Eye For Film >> Movies >> Isle Of Dogs (2018) Film Review
Isle Of Dogs
Reviewed by: Andrew Robertson
There are five dogs. A pack, all alphas. A democracy, apparently. Chief, Rex, Boss, Duke, and King. No accidents, those names. No accidents at all - even the crashes of junior turboprops are orchestrated to a certain fanatical precision. Wes Anderson as a director displays a focus on craft and an ability to elicit from astonishing casts a very specific blend of the winsome and exact.
It does a disservice to the quality of Isle Of Dogs to say that this, his ninth feature, is more of the same. There's almost certainly a doctoral thesis on his use of yellow, nevermind the extent to which metatextual entities like a bar that seems to reference one of Damien Hirst's Pharmacy installations or Ken Watanabe voicing a character called Ben Watanabe inform Anderson's work.
Jay Clarke is credited as "lead (and sole) storyboard artist", and beyond doing the same for The Grand Budapest Hotel he also did the same for the Shaun The Sheep Movie. He's mentioned for two reasons: one, to crowbar in mention of another piece of charming stop motion, and two, because the credits themselves are part of the ambition and execution of something that walks a very particular line - there are moments where vehicles are carried by overhead cables, where we follow those moving along narrow walkways, but it's Anderson (writing in company, directing) who is walking his usual tight-rope.
This is a movie where Bryan Cranston, Edward Norton, Bill Murray, Jeff Goldblum, and Bob Balaban voice those five dogs, like a vocal cheeseboard, smooth, rich, differently unguent: indulgent. This is Anderson writ at once small and large, from explosions and dust clouds to lush Taiko drumming to rhythms of dialogue (Courtney B Vance narration too) like "...beheaded the head of the head..." to tiny chocolate milk-bottles to Yoko Ono playing someone called Yoko Ono to... to... to...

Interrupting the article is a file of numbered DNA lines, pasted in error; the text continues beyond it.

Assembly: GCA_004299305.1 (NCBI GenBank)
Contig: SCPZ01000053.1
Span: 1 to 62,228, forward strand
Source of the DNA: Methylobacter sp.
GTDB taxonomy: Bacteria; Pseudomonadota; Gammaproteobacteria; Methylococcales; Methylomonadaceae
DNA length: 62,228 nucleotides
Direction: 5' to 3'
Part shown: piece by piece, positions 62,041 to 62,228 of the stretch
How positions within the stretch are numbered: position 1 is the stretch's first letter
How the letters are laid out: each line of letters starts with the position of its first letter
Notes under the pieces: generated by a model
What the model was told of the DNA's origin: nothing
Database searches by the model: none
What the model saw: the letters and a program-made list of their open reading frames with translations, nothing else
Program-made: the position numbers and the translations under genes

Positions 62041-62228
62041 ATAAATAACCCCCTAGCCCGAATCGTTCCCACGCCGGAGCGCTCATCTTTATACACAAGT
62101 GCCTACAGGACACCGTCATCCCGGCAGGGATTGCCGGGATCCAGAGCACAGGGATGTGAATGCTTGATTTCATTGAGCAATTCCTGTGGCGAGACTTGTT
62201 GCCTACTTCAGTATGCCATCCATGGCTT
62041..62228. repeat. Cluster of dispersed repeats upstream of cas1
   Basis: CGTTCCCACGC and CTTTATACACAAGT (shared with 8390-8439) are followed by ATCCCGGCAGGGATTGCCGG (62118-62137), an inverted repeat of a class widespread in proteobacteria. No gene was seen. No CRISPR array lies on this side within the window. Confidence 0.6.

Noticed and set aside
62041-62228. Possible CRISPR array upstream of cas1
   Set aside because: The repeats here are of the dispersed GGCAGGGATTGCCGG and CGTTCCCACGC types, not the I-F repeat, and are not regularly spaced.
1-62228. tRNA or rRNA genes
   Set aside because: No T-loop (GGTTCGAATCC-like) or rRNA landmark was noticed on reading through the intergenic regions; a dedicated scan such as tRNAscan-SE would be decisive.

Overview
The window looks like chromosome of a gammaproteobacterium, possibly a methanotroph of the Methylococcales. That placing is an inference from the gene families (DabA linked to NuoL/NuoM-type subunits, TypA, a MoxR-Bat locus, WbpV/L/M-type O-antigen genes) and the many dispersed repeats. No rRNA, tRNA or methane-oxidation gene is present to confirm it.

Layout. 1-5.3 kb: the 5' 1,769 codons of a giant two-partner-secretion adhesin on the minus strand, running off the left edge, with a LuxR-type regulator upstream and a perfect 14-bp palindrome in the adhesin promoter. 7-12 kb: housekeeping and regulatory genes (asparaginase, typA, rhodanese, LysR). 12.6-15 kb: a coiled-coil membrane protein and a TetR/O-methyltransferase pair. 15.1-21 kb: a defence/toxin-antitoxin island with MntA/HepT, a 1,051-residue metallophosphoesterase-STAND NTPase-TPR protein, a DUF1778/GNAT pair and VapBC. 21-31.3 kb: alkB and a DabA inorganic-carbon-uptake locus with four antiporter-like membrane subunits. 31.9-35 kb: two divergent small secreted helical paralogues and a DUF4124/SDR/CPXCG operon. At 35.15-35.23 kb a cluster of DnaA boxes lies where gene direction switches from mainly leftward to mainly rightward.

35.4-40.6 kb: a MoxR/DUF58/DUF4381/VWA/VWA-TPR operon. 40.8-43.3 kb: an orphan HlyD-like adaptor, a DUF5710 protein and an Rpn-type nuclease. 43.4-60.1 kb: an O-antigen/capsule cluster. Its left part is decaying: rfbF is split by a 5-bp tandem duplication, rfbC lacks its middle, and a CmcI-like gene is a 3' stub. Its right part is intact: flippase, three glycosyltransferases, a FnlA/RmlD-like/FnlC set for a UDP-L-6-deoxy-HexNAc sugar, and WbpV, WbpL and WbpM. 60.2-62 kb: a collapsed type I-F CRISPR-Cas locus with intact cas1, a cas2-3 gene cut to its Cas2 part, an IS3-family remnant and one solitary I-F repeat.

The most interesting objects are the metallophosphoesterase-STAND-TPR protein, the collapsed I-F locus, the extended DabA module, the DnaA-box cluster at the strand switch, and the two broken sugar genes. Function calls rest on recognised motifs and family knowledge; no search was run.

Of course Bill Murray contributes, Roman Coppola and Jason Schwartzman collaborate, Alexandre Desplat composes. Of course the credits (as mentioned above) form part of the vision, the fact that these stop-motion puppets (and film within a film and play within a play and one of those with kuroko (the black-clad stagehands of Kabuki, here deployed as delightfully metatextually as in, say, Kaiju Bunraku)) are when represented on the puppet televisions rendered (un-rendered!) in hand-drawn animation, or so those exquisite credits tell us, and they are relatively thorough. There are chapters and prologues and flash-backs and title cards, and an explanation of the structure of the film and a firm laying out of the rules of understanding - a big one - dogs speak English. Bryan Cranston and Edward Norton and Bill Murray and Jeff Goldblum and Bob Balaban all cream and timbre like a butterscotch sundae in a turned wooden bowl - perfect enveloping craft, but they are on a quest, a borrowed quest - one sparked by Koyu Rankin's Atari, a tiny pilot in a plane that's not quite a toy.
There are only so many movies where Tilda Swinton voices a dog. There are only so many movies that will strand a hero in an aluminium amphitheatre, will dare to embrace a formalism audaciously enough that the screen will slide left a bit to get a different bit of a fight in frame, one where everything disappears in a rumble of something that's probably not cotton-wool but is just meant to convey the expectation of dust. There's road-runner physics and visible men and oscillating speaker cones and split-screens and a forensic multi-lingualaty that reflects the globe-spanning production that had teams in the US and France and Poland and Altrincham. You won't see many films that feature an amphibious assault by dog-catchers, a sumo bout, a typographical coincidence, a revelation predicated upon a travel toiletry kit, but it's not unexpected that such a variety would occur in a film by Mr Anderson, though the breadth and scope and detail of it surprises and delights.
The cast are mostly male, the female characters (including Scarlett Johanssen and Greta Gerwig as Nutmeg and Tracy, intermittently bipedal and canine, consistently bipedal and from Ohio respectively) are mostly love interests, the story unfolds exactingly with no small degree of structural complexity (both of plot and set), and throughout Anderson's vision immerses.
It's almost a waste to say more, because the act of watching the unfolding without anything more than the loosest of expectations is part of the fun. Go in as a fan of Anderson's work and you will not be disappointed. Go in as a fan of film and you will likely be delighted. If Anderson's particular cocktail of the twee and the arch, the exacting and the louche, his commitment to film-making technique and the people he recruits to perform their actorly craft is not for you, then Isle of Dogs will not be. From the homophonous declaration of canine fealty hidden in the title to the haiku that work as well as the one in Wayne's World this, his ninth feature, is another outburst of talent on a creative trajectory whose fuse was lit all the way back at Bottle Rocket. If you are definitely not a fan then you'd be barking up the wrong tree, but dear reader, friend of mine, for the Anderson-minded and their acquintances it's a further demonstration of artistic pedigree, chum.Reviewed on: 21 Feb 2018